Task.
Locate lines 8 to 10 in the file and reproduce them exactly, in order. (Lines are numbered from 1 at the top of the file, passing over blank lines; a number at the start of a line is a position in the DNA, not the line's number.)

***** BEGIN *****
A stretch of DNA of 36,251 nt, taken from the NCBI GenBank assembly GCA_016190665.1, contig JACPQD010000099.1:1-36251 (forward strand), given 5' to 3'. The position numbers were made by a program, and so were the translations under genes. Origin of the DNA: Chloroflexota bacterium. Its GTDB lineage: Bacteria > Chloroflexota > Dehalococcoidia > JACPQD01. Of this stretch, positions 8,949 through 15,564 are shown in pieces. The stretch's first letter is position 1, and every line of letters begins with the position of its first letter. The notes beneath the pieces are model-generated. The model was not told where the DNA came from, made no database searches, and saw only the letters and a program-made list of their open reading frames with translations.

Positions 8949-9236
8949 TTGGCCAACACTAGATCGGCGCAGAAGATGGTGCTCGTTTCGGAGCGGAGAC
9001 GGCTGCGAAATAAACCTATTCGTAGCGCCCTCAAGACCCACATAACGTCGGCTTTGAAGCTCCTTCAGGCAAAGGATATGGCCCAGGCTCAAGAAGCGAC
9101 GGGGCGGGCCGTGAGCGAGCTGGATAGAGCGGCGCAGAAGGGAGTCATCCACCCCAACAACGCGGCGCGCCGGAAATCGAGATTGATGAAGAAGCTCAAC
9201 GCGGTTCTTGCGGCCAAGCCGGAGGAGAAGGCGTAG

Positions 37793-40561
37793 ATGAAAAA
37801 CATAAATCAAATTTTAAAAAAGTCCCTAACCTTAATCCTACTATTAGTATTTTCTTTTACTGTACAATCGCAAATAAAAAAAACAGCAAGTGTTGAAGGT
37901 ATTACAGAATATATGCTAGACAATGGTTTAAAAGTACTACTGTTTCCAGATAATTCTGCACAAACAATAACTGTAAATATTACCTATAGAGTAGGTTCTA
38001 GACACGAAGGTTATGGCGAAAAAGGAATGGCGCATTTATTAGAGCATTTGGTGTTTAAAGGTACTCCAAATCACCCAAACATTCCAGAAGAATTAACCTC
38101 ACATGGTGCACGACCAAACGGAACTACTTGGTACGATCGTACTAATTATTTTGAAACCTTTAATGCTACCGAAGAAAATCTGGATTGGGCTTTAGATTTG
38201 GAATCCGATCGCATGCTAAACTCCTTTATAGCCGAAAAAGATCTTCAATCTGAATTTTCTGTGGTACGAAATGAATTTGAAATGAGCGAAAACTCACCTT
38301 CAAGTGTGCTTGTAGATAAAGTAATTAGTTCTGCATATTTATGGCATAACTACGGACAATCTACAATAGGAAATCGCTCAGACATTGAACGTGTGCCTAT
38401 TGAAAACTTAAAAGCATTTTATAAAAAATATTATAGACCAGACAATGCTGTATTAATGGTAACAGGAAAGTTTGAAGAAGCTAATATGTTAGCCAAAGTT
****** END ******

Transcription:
37793 ATGAAAAA
37801 CATAAATCAAATTTTAAAAAAGTCCCTAACCTTAATCCTACTATTAGTATTTTCTTTTACTGTACAATCGCAAATAAAAAAAACAGCAAGTGTTGAAGGT
37901 ATTACAGAATATATGCTAGACAATGGTTTAAAAGTACTACTGTTTCCAGATAATTCTGCACAAACAATAACTGTAAATATTACCTATAGAGTAGGTTCTA